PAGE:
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Canadian Legislative Lobbying: Need Help?

By Scott Proudfoot, Principal
May 2002

A good Canadian legislative lobbyist helps you hang in and hang on every step of the way

If your industry or group has an interest in a Parliamentary hearing, or the more ambitious goal of lobbying and hoping to influence the direction of a particular piece of legislation, then you have good reason to seek expert assistance.  The legislative process has particular characteristics that call for special lobbying skills and experience.

First, the process can be prolonged.  It can take years for a departmental legislative proposal to make it through the Cabinet system and the various legislative stages of House of Commons and the Senate before finally receiving Royal Assent. After this legislative marathon, a six-month to one-year process is consumed in the detailed preparation of the departmental regulations.  The legislative lobbyist requires persistence, patience, and experience to ensure your interests are put forward every step of the way.

Second, the process is arcane, subject to its own rules and culture. The way in which legislation develops and moves through the central agencies of government is not particularly transparent.  The House of Commons and Senate operate on the basis of unique norms and rules that in some instances go back centuries.   Your Canadian lobbyist has to understand the culture and know the rules.

Third, the legislative process has a very public face.  The process takes so long that any legitimate interest has the chance to organize public opposition against your position. You may have convinced government officials of the eminent good sense of your position but are you prepared for the give and take of public battle?  Do you have champions in the system and strong public supporters? Do you know who will oppose your interests?  Can you handle press inquiries and a vehement attack on your interests and your motives? Do you understand the Commons and Senate committees’ public hearing process?

Fourth, once draft legislation or a policy issue enters the Canadian Parliamentary agenda, it becomes, by definition, a political issue.  Political considerations drive a government’s agenda and the interests of individual Members of Parliament.  On any given issue, the political parties tend to line up for and against. This can make your lobbying group an ill-prepared contestant in someone else’s game show.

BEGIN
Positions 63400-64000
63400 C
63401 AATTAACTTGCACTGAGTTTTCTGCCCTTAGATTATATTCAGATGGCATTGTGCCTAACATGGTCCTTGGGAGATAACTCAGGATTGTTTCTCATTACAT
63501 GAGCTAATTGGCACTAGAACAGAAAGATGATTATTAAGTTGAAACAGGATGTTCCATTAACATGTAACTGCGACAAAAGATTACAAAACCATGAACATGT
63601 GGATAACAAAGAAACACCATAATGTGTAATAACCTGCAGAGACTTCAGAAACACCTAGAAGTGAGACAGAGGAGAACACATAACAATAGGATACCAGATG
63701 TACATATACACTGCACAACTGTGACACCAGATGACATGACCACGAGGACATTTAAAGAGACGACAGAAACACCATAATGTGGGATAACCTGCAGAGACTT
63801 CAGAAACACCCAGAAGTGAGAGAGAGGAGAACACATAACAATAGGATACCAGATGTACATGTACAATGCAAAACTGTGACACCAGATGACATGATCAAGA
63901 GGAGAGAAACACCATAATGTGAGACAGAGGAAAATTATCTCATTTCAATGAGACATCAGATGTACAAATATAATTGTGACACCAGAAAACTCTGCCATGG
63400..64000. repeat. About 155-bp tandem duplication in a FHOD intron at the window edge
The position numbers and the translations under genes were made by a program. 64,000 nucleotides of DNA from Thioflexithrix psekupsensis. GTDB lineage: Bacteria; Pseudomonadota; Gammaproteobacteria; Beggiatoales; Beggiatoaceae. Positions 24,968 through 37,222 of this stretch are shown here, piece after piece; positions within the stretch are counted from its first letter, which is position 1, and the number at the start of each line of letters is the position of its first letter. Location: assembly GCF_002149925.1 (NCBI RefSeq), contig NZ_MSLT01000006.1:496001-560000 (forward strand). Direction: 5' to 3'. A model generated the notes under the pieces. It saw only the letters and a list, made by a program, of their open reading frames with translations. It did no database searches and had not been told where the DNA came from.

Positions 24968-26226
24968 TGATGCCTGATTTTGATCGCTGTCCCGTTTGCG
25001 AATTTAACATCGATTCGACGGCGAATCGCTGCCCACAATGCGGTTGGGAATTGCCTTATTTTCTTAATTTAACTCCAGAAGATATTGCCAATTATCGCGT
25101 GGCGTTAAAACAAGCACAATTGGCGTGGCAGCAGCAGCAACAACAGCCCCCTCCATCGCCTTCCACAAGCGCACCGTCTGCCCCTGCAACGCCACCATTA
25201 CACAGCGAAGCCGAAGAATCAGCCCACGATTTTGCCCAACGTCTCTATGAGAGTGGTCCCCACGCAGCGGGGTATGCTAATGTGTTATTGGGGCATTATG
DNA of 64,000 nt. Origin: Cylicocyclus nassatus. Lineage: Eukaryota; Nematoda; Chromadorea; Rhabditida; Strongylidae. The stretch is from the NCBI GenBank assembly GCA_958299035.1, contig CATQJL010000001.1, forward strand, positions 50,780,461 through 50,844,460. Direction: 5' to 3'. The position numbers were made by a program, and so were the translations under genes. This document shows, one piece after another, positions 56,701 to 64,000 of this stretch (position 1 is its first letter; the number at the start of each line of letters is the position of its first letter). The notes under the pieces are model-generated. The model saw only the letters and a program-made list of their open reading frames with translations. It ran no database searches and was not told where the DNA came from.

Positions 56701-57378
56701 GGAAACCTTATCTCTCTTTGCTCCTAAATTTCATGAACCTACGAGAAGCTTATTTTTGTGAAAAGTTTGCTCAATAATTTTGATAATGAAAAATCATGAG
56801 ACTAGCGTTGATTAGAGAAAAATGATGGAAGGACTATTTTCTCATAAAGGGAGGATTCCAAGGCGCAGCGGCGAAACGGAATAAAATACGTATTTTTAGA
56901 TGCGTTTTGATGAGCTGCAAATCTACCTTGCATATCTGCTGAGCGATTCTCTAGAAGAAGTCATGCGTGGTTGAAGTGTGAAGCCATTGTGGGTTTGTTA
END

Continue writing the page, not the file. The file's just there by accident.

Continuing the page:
Here are some of the things you should expect a good Canadian legislative lobbyist to do for you:   

  • Creates a two-tracked strategy, one for the Canadian public service and one for Parliament;
  • Help you understand the detailed nuances of the relevant bureaucratic and Canadian political processes;
  • Identify possible supporters and opponents and, if necessary, pull together a coalition of interests;
  • Research your arguments with a particular focus on what government and parliament has already said and done on the issue;
  • Give objective, tough advice on the strengths and weaknesses of your position;
  • Suggest innovative solutions with some political and policy appeal;
  • Develop a bipartisan approach and coordinate meetings with officials, the Committee Chair, key Members of Parliament, and political staff;
  • Arrange for your organization to appear before a House or Senate Committee;
  • Draft letters, briefs, opening statements for Committee appearances and prepare Qs and As;
  • Ensure your material is properly translated and distributed to the Members, Senators, the Clerk, and key Parliamentary Researchers;
  • Attend Committee hearings to track supporters and opponent presentations and determine the biases and interests of individual committee members;
  • Ensure you are thoroughly prepared, help you craft your oral message and run you through rehearsals before a Parliamentary Committee appearance;
  • Coordinate the proper follow-up activities to any Committee appearance;
  • Prepare suggested wording and technical amendments for the clause by clause stage of legislation;
  • Help your group convey its interests in any detailed regulatory negotiation.

Bottom-line: A good Canadian legislative lobbyist helps you hang in and hang on every step of the way to allow you to present your case in the best possible light and with the greatest possible, positive impact.


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